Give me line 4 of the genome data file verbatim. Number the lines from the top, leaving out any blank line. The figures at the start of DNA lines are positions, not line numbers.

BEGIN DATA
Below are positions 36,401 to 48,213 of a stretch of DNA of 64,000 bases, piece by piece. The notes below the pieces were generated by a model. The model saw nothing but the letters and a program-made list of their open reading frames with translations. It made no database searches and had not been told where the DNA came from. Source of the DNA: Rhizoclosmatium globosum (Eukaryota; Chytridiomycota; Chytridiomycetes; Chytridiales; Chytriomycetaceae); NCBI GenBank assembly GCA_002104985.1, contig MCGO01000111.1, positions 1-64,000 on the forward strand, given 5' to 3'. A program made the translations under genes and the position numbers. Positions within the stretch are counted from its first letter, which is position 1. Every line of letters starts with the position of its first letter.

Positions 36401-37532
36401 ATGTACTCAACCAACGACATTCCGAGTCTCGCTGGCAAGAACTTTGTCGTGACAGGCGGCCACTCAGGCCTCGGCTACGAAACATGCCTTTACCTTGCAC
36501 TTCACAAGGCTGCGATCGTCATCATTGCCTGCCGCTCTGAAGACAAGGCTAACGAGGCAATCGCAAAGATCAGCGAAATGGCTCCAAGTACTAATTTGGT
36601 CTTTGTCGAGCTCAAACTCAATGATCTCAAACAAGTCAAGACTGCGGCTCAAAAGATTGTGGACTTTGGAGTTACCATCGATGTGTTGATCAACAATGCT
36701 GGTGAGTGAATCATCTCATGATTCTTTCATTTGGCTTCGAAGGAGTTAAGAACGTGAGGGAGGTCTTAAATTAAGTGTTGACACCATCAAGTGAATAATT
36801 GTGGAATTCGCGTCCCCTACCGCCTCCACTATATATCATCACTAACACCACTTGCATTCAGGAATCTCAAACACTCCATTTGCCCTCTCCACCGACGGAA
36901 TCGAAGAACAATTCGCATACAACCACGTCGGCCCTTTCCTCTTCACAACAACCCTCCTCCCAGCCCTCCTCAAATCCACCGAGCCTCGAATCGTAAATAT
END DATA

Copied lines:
36501 TTCACAAGGCTGCGATCGTCATCATTGCCTGCCGCTCTGAAGACAAGGCTAACGAGGCAATCGCAAAGATCAGCGAAATGGCTCCAAGTACTAATTTGGT